The Clonmacnoise figure’s position is also significant: she is low enough on the arch to be readily seen (Figure 6). The position of the figure places her in a more visible and accessible location within the arch. As result, she is notably marginalized from the central position directly above the chancel entrance. This location provides another reason for the value of a phenomenological-informed approach, for in this case, the visual and spatial availability of this image to the audience, despite it ostensibly marginal status, contradicts an iconographic reading that interprets centrality as a marker of importance. Located in a place of feminine worship and contemplation, she could have conjured thoughts about both the power, and shamefulness, of overt corporeal display. Such an image also may have served to create a sense of security. The collective apotropaic display at the Nuns’ Church, which involved not only the exhibitionist but also the interlace patterns and beasts, worked together to both defend and protect, to both draw in and push away.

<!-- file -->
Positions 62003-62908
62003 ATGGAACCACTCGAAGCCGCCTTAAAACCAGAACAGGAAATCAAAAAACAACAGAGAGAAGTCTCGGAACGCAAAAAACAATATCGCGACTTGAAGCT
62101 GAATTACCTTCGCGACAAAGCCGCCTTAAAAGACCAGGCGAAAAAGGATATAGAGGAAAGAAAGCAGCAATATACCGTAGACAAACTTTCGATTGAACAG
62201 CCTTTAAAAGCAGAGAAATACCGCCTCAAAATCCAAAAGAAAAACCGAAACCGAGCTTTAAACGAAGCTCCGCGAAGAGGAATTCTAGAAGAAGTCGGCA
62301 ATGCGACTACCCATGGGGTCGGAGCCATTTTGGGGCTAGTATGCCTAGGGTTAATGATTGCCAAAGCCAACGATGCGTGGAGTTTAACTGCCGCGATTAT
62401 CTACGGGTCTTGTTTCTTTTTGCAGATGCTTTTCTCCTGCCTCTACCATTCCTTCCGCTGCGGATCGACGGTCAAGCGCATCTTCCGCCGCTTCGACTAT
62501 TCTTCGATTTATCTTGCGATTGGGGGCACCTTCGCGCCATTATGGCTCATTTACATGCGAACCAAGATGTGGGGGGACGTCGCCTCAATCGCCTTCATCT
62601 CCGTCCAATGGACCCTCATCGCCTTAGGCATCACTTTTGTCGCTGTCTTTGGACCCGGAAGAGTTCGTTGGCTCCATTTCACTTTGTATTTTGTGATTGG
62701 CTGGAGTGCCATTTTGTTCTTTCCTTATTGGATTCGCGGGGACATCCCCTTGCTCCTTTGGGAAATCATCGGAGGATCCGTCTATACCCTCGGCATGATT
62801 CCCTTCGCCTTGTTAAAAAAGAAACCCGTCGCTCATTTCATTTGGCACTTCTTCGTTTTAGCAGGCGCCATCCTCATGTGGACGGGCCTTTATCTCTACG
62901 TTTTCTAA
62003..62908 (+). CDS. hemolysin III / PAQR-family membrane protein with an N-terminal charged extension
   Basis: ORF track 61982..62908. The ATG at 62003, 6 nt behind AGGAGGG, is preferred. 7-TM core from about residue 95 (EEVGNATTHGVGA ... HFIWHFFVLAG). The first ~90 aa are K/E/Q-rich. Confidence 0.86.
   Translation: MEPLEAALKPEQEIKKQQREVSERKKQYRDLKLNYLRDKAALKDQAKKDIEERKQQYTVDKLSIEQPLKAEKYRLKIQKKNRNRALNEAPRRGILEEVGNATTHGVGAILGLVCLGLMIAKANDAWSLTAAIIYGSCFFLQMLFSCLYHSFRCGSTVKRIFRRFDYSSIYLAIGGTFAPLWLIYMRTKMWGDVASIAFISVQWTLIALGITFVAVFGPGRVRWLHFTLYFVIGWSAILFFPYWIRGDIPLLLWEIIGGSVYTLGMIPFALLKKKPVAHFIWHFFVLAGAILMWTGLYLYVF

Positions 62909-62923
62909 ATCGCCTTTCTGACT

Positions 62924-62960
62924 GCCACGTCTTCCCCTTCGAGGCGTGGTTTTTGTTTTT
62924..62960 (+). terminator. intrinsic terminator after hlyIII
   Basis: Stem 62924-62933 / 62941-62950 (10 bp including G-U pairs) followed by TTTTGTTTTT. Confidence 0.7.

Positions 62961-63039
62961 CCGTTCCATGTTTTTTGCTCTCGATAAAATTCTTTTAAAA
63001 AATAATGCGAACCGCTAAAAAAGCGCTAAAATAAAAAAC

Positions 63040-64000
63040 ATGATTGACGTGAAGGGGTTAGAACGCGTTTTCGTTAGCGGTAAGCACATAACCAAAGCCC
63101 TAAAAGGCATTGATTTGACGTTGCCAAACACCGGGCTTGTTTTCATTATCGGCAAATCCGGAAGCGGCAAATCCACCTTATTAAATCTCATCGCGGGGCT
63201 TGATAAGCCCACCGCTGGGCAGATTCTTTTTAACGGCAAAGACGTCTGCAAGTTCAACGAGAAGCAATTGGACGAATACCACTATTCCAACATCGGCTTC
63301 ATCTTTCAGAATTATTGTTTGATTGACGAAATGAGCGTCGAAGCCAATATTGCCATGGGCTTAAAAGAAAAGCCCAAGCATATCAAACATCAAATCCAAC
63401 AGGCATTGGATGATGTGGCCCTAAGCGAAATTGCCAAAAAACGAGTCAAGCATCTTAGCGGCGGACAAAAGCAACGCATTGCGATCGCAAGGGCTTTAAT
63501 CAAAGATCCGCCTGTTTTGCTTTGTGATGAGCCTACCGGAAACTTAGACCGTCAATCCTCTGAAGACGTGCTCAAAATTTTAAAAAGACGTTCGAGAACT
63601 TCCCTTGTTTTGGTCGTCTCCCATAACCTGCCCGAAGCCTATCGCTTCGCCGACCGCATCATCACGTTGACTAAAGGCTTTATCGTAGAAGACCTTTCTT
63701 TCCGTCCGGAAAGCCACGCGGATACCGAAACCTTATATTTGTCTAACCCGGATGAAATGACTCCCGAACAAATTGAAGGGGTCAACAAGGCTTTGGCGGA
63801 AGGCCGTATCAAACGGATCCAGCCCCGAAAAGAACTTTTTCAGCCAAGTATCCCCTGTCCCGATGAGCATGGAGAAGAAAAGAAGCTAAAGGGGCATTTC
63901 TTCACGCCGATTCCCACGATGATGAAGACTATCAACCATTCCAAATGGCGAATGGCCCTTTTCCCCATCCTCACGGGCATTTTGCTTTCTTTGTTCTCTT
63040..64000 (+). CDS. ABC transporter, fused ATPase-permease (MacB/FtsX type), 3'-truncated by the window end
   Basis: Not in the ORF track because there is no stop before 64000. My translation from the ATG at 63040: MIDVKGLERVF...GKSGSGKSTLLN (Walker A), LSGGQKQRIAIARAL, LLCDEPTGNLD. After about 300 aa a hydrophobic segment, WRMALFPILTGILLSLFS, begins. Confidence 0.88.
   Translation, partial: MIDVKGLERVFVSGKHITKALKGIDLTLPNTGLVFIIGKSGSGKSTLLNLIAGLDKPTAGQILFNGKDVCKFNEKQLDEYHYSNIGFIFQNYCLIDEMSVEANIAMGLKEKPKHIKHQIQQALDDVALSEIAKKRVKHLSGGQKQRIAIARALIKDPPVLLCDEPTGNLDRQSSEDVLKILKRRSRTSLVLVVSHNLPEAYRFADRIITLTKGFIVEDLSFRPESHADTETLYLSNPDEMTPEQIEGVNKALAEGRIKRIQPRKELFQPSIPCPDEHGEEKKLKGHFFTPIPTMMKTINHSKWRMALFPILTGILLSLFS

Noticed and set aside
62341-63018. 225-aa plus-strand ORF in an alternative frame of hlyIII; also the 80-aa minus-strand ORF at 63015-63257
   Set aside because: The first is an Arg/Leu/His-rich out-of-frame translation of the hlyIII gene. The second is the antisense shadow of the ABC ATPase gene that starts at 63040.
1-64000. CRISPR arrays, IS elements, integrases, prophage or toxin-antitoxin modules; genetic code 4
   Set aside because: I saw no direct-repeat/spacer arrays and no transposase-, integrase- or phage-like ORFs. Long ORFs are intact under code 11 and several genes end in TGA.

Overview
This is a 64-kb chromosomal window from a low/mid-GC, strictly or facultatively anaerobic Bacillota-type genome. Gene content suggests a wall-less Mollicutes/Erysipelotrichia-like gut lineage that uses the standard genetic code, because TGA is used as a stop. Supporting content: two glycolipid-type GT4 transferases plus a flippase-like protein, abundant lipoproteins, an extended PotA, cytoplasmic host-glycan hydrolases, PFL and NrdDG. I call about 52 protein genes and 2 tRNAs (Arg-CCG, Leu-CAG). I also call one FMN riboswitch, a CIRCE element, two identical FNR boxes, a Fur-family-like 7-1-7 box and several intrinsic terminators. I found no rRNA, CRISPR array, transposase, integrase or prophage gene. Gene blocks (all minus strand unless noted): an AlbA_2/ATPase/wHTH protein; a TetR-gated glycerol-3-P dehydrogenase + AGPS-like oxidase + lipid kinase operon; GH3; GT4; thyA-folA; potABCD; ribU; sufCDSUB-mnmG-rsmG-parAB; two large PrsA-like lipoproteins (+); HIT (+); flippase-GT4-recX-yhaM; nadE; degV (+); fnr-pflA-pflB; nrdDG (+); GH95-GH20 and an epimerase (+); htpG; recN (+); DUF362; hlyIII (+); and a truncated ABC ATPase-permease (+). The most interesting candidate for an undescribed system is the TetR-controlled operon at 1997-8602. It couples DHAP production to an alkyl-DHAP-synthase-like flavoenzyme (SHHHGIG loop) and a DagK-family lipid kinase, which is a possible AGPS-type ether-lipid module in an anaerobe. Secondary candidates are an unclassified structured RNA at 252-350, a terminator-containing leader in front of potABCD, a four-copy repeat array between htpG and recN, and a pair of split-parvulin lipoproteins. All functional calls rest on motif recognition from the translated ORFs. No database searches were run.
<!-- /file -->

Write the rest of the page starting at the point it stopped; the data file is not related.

The figure’s actions were oriented in a particular direction, towards an audience and with a particular spatial understanding of visual experience in mind, which is particularly evident through a kinesthetic approach to understanding experience. Medieval debates about intromission and extromission demonstrate that vision was seen as an active exchange between viewer and viewed, one in which the physical space that existed between the object and the viewer was involved. The theory of extramission involved “the idea that a beam of light radiates outward from the eye illuminating what it falls on, ” while intromission was the idea “that all matter replicates its own image through intervening media until the image strikes the human eye.”66 This understanding was evident in the phenomenon of multiplication of species, which referred to “the natural property of matter to replicate its image through space.”67 For example, intromission required the power of things to reproduce images of themselves through the process of species striking the eye and entering the mind.68 In the case of figures like the one at the Nuns’ Church, the exchange between an image and its audience was actually an exchange between two bodies in the spatial context. It is precisely this notion that seeing is a process of engagement in physical space that supports a reading which prioritizes the experience viewers might have had with the sculpture. Thus, the figure does not engage viewers solely through her provocative gesture. She also created a particularly physical exchange – as a three-dimensional entity positioned within an architecturally-defined space.